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Government News
Some States Buck Trend to Cut Mental Health Care Funding
Psychiatric News
Volume 45 Number 13 page 14-14

California is moving toward broadening the state's mental health insurance parity requirements. Such an expansion in protection for people with mental illness would buck a more prevalent trend in which states are cutting mental health care spending as a way to help offset growing recession-driven budget woes.

The California Assembly passed an expansion of the state's mental health parity law (AB 1600) on June 1 requiring most health insurance plans to provide coverage for all DSM mental illness diagnoses (including substance abuse) and "medically necessary" treatment for those illnesses. The bill would expand the current coverage requirement from undefined "severe mental illnesses" to any diagnosis in DSM-IV and subsequent editions of the diagnostic manual.

The state Senate has not yet taken up the measure.

The measure goes beyond the federal health care overhaul law, which requires parity insurance coverage only in plans that already offer coverage for psychiatric conditions.

The bill, sponsored by State Assembly Member Jim Beall Jr. (D)—the 2009 recipient of APA's Jacob K. Javits Public Service Award—would apply to insurance policies issued after January 1, 2011, and includes some exceptions for public-employee plans.

The full chamber is not expected to pass the bill this year due to its ongoing scramble to address the state's looming $19 billion budget deficit, according to Marc Graff, M.D., president of the California Psychiatric Association.

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Another state that recently moved to expand coverage for people with mental illness was Wisconsin, where state officials eliminated all dollar-amount and service limitations for mental health and substance abuse treatment in the Medicaid program's BadgerCare Plus Benchmark Plan. The move was designed to mandate equality in coverage for mental illness treatment and other types of medical care.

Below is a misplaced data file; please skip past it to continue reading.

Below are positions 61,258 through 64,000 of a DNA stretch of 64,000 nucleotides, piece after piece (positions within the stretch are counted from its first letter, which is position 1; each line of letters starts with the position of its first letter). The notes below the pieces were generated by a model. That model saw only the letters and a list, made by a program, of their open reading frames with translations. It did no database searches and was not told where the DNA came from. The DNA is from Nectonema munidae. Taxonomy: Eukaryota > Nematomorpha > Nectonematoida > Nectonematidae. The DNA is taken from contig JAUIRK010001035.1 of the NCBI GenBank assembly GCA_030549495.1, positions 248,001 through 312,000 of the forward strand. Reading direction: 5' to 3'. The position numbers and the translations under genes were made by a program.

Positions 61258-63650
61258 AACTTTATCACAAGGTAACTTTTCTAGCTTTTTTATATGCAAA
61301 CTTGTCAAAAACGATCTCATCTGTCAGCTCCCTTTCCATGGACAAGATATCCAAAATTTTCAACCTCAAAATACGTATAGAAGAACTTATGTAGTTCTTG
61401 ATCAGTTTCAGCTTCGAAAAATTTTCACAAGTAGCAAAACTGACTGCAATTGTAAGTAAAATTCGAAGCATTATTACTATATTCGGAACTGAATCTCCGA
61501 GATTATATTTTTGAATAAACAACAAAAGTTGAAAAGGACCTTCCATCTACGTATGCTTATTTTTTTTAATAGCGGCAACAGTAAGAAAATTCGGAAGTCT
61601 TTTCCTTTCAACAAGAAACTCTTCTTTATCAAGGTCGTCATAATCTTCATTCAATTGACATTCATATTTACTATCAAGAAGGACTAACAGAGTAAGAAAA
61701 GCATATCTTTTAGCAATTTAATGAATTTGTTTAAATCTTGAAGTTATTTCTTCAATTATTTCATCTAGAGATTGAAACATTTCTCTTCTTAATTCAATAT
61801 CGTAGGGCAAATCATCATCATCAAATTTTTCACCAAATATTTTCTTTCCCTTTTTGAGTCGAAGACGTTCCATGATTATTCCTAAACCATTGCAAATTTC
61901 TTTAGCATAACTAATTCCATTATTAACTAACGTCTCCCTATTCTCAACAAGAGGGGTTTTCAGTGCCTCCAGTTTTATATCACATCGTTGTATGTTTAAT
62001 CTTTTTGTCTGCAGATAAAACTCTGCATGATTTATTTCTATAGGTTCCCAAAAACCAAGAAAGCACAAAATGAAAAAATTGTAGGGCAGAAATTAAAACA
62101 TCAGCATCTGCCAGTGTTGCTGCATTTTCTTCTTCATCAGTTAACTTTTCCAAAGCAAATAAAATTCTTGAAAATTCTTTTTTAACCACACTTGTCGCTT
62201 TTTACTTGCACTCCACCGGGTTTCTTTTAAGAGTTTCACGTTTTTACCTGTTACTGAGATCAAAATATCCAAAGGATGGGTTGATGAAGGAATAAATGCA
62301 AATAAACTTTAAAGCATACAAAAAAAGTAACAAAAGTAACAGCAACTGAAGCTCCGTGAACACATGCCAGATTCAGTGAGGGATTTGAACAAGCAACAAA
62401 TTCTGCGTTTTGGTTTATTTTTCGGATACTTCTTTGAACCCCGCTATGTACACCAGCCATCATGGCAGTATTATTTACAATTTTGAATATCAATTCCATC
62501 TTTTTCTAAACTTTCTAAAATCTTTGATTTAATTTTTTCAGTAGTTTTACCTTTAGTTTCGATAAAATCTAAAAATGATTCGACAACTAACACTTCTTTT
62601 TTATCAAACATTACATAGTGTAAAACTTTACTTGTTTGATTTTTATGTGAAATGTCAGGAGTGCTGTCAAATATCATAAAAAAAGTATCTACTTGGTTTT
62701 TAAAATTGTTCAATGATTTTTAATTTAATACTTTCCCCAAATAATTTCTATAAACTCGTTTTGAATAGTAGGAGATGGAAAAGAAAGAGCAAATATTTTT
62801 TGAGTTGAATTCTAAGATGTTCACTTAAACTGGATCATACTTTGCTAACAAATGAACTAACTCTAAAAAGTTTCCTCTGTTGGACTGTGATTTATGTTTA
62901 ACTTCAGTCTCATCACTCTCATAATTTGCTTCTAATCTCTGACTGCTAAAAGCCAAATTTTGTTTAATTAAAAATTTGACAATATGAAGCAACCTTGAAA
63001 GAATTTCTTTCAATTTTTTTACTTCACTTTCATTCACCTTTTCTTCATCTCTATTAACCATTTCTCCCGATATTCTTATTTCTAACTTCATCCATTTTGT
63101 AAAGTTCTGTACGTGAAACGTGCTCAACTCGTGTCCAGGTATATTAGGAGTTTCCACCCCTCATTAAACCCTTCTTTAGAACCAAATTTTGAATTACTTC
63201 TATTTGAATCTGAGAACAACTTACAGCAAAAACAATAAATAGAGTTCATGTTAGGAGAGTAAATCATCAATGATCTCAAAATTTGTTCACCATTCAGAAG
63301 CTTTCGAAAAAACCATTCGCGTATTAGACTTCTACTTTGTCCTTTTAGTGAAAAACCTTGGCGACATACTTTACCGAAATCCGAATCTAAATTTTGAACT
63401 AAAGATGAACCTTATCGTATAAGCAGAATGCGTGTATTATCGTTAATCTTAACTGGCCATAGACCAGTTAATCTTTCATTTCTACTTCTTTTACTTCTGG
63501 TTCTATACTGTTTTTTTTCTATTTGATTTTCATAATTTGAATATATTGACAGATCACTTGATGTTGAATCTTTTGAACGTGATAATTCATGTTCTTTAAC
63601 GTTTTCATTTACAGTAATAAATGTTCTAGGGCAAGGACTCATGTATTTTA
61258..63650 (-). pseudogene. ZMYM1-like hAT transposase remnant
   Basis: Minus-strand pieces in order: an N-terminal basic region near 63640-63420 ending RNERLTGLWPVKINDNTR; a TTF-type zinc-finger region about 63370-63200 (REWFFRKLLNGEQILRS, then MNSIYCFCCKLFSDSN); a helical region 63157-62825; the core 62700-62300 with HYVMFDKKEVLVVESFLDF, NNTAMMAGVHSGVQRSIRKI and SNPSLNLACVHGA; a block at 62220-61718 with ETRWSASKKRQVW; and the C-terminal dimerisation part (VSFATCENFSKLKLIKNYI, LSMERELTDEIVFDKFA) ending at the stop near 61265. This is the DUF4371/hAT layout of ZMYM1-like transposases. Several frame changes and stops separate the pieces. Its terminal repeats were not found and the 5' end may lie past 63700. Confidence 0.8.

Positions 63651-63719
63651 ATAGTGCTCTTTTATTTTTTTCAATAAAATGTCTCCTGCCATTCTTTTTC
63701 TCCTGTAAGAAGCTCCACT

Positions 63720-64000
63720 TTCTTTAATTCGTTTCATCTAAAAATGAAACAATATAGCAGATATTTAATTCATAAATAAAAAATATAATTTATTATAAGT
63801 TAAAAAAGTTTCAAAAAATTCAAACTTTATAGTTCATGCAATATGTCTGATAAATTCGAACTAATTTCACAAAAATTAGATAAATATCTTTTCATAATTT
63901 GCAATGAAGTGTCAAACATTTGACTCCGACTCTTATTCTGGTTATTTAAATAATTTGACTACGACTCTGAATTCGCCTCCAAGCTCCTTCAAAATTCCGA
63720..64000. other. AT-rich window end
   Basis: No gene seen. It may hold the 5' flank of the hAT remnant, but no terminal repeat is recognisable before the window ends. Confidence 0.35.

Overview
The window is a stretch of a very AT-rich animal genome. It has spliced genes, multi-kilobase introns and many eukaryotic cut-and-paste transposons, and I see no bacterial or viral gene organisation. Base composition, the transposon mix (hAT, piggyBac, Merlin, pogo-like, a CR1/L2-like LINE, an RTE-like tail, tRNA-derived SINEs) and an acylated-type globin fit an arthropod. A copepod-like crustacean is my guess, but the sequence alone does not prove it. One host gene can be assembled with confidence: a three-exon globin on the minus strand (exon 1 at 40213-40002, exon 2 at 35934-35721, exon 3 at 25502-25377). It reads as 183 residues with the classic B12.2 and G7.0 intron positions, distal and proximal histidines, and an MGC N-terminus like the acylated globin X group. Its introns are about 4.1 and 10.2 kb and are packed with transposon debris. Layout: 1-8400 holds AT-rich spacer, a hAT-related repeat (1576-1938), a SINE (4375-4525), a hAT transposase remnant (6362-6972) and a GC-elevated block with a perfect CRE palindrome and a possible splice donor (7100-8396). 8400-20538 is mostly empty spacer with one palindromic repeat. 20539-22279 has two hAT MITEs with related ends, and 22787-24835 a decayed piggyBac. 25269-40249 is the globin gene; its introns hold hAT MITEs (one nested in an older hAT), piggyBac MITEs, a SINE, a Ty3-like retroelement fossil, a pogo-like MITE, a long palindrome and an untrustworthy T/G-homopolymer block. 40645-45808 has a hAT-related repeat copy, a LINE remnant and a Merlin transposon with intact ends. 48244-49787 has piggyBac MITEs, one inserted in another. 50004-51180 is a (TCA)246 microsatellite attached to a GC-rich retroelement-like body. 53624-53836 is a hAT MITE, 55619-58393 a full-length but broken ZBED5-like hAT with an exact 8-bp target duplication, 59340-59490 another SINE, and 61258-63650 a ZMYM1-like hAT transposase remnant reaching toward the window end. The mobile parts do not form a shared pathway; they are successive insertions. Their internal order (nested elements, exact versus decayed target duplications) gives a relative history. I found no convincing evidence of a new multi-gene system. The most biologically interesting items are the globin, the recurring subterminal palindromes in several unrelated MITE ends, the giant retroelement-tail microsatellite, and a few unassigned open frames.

The change—retroactive to January 1—is expected to benefit the 14,496 children and pregnant or postpartum women enrolled in Wisconsin's Medicaid program. It also brings the state into compliance with the 2008 federal parity law, which requires Medicaid managed care organizations that offer mental health coverage to do so at parity with other types of medical care.

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In another Midwestern state, however, mental health care services could expand. The Minnesota legislature created the Chemical and Mental Health Services Transformation Task Force, which will suggest ways in which lawmakers can act to improve the continuum of services needed for people with mental illnesses, including substance abuse and traumatic brain injury.

The task force, which will be composed of legislators, state mental health officials, and mental health advocates, is to recommend changes in service-delivery models, ways to eliminate gaps in and barriers to accessing quality care, and plans to ensure that individuals with complex mental health needs receive the appropriate level of care. The task force's recommendations are due to the legislature by December 15.

The task force was one of several created by the Minnesota legislature in the recent session as election year pressures led members to defer funding expansions for care sought by mental health and other patient-care advocates.

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Among the states cutting mental health spending due to budget constraints is Missouri. The state's $23.3 billion Fiscal 2011 budget reduced spending by $500 million overall, including $1.4 million in cuts to federally qualified community mental health centers and elimination of state funding for rural health clinics.

Missouri mental health care advocates said the cuts for the fiscal year beginning July 1 eliminate publicly funded care for about 2,200 Missourians with severe mental illness.

The California parity bill can be accessed at <www.assembly.ca.gov/defaulttext.asp> by searching on the bill number, AB 1600.blacksquare

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